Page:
Moz said...

I generally agree, being fond of a bit of recreational argument myself and aware (most of the time) of the need to let people not argue. Especially with the type of fixed-view "win by being more emphatic" type arguments. Those I just walk away from if I don't have the energy, and I suppose fortunately I don't often find myself forced to endure them from others.

But if it's not purely recreational it can be tricky - I met a guy over the weekend who was keen to get arrested at the protest we were going to just to boost his activist credibility. He didn't want to hear counterpoints, but he really was just there to make the situation worse. So I argued with him (there's bonus amusement points for going right back to "well, from a utilitarian point of view it is better to die of starvation in your first year than never be born at all" with someone ostensibly protesting about climate change). He did seem to reconsider some stuff, but the basic motivation didn't shift (and was correct - getting arrested does improve his credibility with the activists he wants support from).

But cutting people off, not so much. Aside from the technical problem of cutting your boss out of your life, just being around people is often enough to change how they view things. I'm keen on intentional communities, for instance, but one problem is that they can become quite insular, when one purpose (for many of them) is outreach.

Also, degree and importance. I can't cope with evangelistic browns, or christians for that matter, so after a while I dump them. But someone who really, really thinks that Linux is the be-all and end-all of operating systems... I don't care enough to do more than say STFU every now and then.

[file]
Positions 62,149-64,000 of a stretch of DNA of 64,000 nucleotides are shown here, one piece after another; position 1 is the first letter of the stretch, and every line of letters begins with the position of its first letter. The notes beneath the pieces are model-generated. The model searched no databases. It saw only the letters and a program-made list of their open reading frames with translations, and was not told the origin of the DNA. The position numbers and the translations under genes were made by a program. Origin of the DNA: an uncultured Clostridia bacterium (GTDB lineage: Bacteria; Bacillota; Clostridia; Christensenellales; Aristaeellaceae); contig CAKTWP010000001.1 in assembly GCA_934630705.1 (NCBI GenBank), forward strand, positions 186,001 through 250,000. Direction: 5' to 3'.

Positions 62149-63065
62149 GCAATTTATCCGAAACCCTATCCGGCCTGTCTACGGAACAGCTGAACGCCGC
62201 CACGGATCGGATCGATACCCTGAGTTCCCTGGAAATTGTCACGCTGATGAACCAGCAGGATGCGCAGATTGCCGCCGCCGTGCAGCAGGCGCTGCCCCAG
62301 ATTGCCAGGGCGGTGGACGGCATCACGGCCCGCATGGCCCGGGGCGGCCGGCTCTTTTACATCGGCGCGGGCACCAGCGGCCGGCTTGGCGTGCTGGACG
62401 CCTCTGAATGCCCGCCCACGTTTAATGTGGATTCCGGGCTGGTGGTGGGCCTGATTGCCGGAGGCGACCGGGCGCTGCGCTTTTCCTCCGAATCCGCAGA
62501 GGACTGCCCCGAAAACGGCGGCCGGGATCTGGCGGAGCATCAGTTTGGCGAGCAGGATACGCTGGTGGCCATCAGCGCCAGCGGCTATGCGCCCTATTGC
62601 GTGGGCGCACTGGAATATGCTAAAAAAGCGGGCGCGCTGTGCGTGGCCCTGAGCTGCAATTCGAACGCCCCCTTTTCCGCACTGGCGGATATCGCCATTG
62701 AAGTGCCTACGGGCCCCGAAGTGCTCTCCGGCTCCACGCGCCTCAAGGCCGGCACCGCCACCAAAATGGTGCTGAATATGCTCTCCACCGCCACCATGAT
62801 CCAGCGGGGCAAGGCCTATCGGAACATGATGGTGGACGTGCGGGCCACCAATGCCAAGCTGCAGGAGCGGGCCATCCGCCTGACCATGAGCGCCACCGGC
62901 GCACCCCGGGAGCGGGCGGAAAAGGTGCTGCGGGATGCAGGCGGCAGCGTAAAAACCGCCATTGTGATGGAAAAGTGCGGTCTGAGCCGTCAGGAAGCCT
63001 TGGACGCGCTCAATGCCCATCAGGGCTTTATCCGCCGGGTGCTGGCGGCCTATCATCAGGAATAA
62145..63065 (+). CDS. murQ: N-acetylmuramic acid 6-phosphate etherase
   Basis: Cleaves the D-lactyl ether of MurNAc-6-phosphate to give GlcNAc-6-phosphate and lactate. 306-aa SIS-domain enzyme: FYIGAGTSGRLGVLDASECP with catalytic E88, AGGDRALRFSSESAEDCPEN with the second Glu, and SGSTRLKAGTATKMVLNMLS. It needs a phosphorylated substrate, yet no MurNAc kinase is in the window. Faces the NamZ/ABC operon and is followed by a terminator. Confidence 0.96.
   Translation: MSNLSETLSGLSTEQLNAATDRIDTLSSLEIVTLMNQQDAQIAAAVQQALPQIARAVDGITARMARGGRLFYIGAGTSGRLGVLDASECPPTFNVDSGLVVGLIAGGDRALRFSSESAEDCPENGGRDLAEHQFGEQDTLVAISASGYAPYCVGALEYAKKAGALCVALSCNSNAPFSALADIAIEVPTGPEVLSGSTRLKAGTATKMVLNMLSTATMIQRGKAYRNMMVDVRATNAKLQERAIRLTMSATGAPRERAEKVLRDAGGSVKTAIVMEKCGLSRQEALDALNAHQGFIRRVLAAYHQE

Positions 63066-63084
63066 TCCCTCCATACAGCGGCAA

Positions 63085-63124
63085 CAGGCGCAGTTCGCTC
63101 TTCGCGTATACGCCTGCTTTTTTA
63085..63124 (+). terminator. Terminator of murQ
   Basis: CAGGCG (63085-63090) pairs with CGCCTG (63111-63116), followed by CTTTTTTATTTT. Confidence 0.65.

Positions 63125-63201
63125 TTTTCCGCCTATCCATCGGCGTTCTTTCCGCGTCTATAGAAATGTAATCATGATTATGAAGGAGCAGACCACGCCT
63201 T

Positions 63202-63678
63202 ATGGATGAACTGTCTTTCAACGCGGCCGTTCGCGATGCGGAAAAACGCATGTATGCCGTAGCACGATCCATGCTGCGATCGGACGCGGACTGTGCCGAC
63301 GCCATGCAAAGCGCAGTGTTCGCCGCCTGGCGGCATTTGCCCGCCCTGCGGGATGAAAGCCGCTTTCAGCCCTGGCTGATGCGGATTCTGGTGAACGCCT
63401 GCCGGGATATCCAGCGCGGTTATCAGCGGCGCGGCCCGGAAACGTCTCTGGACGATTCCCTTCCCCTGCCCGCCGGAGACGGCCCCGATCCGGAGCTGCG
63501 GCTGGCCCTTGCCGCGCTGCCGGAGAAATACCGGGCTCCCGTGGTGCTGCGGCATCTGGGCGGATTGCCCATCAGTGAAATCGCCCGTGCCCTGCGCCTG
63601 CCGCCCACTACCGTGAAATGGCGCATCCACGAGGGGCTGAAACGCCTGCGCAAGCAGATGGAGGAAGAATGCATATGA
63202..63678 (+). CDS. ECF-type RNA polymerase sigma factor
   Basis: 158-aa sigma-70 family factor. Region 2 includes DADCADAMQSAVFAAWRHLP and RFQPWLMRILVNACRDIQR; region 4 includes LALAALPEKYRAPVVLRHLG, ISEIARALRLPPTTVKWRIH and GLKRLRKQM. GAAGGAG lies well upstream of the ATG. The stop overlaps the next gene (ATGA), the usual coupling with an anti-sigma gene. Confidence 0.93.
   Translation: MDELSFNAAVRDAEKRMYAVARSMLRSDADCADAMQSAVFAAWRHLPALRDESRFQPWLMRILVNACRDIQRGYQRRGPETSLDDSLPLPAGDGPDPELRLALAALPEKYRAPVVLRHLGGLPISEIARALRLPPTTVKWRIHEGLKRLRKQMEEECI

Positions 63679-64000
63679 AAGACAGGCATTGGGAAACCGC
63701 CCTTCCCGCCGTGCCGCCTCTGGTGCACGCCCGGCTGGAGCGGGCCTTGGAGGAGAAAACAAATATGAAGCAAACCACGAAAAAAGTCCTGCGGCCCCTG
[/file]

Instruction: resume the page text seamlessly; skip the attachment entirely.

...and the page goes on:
A Nonny Moose said...

I've just been through such a situation where I've had to cut off a long time friend, because of a breakdown in communication about ideology.

As every friendship, relationship and acquaintence is different, you'll understand that every problem like this has it's unique circumstances (which I won't go into for privacy reasons).

I am a contentious person, sure I admit, but on the verbal battlefield I expect the same courtesy that I extend to others - attack the ideology, not the person.

This (ex) friend stepped over the line - they verbally attacked and threatened me after I called them out (polighty) for continuous undermining of everything I said.

I do not insulate myself in my ideology (one of this person's accusations), but there is a point where one must extricate oneself from a situation or person to preserve peace of mind.

spikybombshell said...

Sometimes people say stupid things because of popular discourse or ideas they have been trained to believe in society. Unveil the truth to them... honestly keep fighting and keep arguing at least you are demystified from the popular dribble politicians and the media are trying to make us believe.